Tuesday, September 11, 2007
On Mothering and "Big Sistering"
I'm not a mother, but I love reading mothering books, magazines, and articles. Over the years, as I have helped other mothers in their homes, I have gleaned so much from watching their triumphs and mistakes. And, of course, my own mother has taught me more about Godly, unselfish mothering than anyone else ever will.
As I had no older sisters, Mom was the person who played house with me as a little girl. Mom read me stories and sang songs with me. For some of the younger kids in our family, they had sibling playmates and companions as Mom was by then, busy homeschooling older ones, but I feel blessed to have had my mother as the main friend and role model in my life as a girl.
Growing up with eight younger siblings has given me a bit of a mother's perspective (I think - I guess I won't know till I am a mother!). Not only did I have to learn to fill the role of mother to my little siblings with "owies" and messy diapers and phonics lessons they couldn't understand, but even now I feel much responsibility to my siblings as a role model and example.
When I was about ten, I loved to draw, and so all of my little sisters did, too. The thing that frustrated me to tears was that they would copy everything that I drew. Day after day, I would pull out my pencils and markers and start drawing, telling myself that this time I was going to draw something entirely new that my sisters wouldn't copy. But without fail, they watched every line and squiggle and copied the same picture onto their papers! It didn't matter if it was hummingbirds or people or trees or houses. They always copied me!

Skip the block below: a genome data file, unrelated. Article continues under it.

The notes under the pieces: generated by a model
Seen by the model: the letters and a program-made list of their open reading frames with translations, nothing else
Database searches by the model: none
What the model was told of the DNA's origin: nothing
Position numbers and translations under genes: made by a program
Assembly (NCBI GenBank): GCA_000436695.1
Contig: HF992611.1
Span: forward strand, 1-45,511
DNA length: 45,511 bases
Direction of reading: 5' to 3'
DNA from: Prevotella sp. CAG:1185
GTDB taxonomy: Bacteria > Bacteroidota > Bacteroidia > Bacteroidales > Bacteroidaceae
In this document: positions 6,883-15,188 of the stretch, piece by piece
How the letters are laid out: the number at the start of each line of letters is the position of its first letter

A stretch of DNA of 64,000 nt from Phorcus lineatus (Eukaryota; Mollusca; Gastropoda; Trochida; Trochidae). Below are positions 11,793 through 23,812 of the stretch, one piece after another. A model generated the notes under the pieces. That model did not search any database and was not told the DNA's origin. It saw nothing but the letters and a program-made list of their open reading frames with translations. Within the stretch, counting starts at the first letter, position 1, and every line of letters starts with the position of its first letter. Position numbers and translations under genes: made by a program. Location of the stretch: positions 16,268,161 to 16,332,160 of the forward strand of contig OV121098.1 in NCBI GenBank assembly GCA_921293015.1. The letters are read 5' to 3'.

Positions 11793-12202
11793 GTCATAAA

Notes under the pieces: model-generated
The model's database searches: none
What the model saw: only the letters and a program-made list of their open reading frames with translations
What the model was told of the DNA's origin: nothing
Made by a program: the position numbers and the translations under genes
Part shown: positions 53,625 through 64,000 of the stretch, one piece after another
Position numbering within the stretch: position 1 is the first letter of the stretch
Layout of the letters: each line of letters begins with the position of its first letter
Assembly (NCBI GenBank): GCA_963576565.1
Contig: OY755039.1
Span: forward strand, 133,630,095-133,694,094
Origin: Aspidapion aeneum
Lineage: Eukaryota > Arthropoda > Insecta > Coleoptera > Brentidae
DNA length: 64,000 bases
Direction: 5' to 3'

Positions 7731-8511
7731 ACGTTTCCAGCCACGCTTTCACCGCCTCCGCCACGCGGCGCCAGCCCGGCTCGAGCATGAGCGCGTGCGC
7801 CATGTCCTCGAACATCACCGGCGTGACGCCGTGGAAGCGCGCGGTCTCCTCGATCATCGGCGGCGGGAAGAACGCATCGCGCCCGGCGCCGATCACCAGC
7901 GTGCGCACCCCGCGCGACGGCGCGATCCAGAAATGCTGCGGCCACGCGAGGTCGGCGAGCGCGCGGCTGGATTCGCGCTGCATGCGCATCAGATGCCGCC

They thought I should be happy that they liked my drawing ideas so much. I thought that there was nothing more frustrating than never being able to be original and unique. If I had drawn a really beautiful flower bouquet and went to show it to Mom, those little sisters were always standing right beside me holding out theirs' saying, "See, we did the same thing!"
The day I drew a picture for the neighbor lady who we were going to visit and my sisters copied it exactly - colors and all, I burst into tears and wailed, "She might think I copied your picture! She might think that I draw the same as a six year old! And I'm ten!"
Far beyond the days of marker pictures and fights over forts in the woods, I would prefer to believe that what I do will not make a huge difference in their lives and how they live as adults. After all, certainly they will blaze their own trails and develop their own convictions, and make their own decisions. It's too frightening to think that they are going to copy me in many ways!
But, again and again I am reminded that they DO copy me. They wonder what I would do in situations and do accordingly. My younger siblings have developed so many of my interests and passions. So much so, that when I am taking up a new interest or hobby at times I ask myself, Do I want my siblings to be doing this, too?
One of my younger sisters was recently retorting to another family member with something that didn't sound...uh, kind or respectful or nice in anyway. Ugh, I thought to myself, Where on earth does she learn to say things like that?! I was preparing to open my mouth and tell her what was wrong with what she said, when with horror the thought hit me, I bet she learned that from me. She sounds like me!
Often I do things without fully calculating the results for myself, let alone for a handful or more of siblings following in my steps!
The potential results of my actions (or inaction) are scary indeed. Responsibility, not only for my own life, but for lives which follow mine.